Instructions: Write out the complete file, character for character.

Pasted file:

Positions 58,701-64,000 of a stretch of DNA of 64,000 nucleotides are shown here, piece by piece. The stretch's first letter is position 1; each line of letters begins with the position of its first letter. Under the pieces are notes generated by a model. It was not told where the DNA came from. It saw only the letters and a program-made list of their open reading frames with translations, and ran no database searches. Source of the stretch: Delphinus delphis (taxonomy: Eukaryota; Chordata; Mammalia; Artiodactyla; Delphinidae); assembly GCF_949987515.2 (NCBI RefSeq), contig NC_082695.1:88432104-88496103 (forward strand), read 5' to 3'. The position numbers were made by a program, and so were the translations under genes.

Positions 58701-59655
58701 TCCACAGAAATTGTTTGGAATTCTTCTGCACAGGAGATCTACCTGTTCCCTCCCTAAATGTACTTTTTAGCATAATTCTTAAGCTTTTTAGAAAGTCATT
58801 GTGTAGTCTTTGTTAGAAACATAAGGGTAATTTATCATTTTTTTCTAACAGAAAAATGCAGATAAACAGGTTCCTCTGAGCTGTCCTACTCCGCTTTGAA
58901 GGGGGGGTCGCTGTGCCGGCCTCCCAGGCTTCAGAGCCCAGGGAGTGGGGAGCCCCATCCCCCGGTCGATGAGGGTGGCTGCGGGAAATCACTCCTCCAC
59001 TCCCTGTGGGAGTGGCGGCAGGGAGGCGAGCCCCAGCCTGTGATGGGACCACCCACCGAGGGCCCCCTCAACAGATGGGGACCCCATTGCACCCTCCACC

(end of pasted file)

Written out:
Positions 58,701-64,000 of a stretch of DNA of 64,000 nucleotides are shown here, piece by piece. The stretch's first letter is position 1; each line of letters begins with the position of its first letter. Under the pieces are notes generated by a model. It was not told where the DNA came from. It saw only the letters and a program-made list of their open reading frames with translations, and ran no database searches. Source of the stretch: Delphinus delphis (taxonomy: Eukaryota; Chordata; Mammalia; Artiodactyla; Delphinidae); assembly GCF_949987515.2 (NCBI RefSeq), contig NC_082695.1:88432104-88496103 (forward strand), read 5' to 3'. The position numbers were made by a program, and so were the translations under genes.

Positions 58701-59655
58701 TCCACAGAAATTGTTTGGAATTCTTCTGCACAGGAGATCTACCTGTTCCCTCCCTAAATGTACTTTTTAGCATAATTCTTAAGCTTTTTAGAAAGTCATT
58801 GTGTAGTCTTTGTTAGAAACATAAGGGTAATTTATCATTTTTTTCTAACAGAAAAATGCAGATAAACAGGTTCCTCTGAGCTGTCCTACTCCGCTTTGAA
58901 GGGGGGGTCGCTGTGCCGGCCTCCCAGGCTTCAGAGCCCAGGGAGTGGGGAGCCCCATCCCCCGGTCGATGAGGGTGGCTGCGGGAAATCACTCCTCCAC
59001 TCCCTGTGGGAGTGGCGGCAGGGAGGCGAGCCCCAGCCTGTGATGGGACCACCCACCGAGGGCCCCCTCAACAGATGGGGACCCCATTGCACCCTCCACC